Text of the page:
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| Last Updated:11/09/2014

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A clean-up under scrutiny

The Hindu, 10 September 2014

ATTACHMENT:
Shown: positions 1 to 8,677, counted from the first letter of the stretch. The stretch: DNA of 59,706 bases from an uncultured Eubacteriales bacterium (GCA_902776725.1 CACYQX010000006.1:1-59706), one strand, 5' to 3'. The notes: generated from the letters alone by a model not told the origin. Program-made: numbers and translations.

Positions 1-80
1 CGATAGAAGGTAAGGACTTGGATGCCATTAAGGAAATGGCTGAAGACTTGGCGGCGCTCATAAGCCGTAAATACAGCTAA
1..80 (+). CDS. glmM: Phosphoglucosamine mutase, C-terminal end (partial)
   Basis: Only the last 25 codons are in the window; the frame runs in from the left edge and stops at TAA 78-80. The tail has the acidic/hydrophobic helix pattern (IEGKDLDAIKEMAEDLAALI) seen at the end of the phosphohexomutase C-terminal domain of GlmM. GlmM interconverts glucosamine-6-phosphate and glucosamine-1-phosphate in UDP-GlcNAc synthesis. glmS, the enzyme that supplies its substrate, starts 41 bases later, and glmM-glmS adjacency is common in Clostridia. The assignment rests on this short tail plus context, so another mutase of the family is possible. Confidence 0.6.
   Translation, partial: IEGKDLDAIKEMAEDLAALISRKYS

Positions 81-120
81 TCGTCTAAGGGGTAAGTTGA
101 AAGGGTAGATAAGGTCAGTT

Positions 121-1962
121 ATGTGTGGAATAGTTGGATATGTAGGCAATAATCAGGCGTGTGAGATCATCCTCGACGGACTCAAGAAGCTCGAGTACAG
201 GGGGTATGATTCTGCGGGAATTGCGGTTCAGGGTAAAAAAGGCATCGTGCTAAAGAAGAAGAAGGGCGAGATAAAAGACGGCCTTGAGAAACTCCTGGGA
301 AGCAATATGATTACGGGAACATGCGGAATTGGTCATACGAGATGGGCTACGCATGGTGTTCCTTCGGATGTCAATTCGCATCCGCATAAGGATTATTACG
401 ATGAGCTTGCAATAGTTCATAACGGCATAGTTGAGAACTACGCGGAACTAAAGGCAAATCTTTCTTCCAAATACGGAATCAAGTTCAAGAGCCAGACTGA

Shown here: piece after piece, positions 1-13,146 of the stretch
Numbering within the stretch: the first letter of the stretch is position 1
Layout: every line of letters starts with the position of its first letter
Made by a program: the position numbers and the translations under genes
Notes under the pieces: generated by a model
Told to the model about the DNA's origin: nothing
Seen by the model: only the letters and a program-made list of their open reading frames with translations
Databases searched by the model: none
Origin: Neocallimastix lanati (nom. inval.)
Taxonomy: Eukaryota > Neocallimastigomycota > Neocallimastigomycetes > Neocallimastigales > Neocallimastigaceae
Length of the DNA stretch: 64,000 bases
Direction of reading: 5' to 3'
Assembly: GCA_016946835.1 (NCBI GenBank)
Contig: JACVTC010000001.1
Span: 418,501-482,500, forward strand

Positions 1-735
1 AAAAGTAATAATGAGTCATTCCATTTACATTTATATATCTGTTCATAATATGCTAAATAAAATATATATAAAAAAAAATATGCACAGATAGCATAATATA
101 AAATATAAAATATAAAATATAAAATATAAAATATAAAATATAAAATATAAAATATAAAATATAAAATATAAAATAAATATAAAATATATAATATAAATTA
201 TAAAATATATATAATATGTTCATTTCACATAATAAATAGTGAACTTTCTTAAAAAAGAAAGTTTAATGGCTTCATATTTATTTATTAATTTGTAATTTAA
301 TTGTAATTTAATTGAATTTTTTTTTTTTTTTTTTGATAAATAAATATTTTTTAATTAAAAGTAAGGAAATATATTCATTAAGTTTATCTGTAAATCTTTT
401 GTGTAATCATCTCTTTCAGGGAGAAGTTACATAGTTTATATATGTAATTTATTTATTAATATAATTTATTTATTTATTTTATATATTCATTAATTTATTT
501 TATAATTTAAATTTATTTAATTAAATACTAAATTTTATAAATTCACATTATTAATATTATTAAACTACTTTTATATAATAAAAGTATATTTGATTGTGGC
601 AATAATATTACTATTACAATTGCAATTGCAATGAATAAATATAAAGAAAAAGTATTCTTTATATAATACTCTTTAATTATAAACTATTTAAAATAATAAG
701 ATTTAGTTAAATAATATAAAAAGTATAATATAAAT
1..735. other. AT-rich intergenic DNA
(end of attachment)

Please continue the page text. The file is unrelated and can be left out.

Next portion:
It is not surprising that the Supreme Court has taken a dim view of the Central government’s long-running plan to clean the Ganga. More than 28 years after the government launched the Ganga Action Plan (GAP) in 1985, nothing seems to have worked. In 2013, estimates by the Central Pollution Control Board (CPCB) said that from Gangotri to Diamond Harbour faecal coliform levels were above acceptable levels on all stretches of the river, except for the upper reaches. Uttar Pradesh, which has a 1,000-km stretch of the river, has over 600 highly polluting industrial units. Of these, 442 are tanneries with toxic discharge, most of them violating pollution norms. An interim report of the Ganga River Basin Management Plan prepared by a consortium of seven Indian Institutes of Technology (IITs) said attempts to keep the river clean through conventional pollution control methods have proved ineffective. Now, the new BJP-led government is planning to restore the “wholesomeness” of the Ganga, which was declared India’s national river in 2008. The National Ganga River Basin Authority has gone into mission mode to identify critical focus areas, and ensuring the continuous flow of the river is the main aim. Dams and barrages have snapped its longitudinal connectivity and crippled it, the IIT report said. The report pointed out that human activity including industrialisation, urbanisation and deforestation, and a complete lack of provision along the river for waste water disposal, have reduced the Ganga to its current condition. The quality of water in the river, once famed for its purity, is abysmal now. And one of the key areas which need attention is ecological restoration. Read more....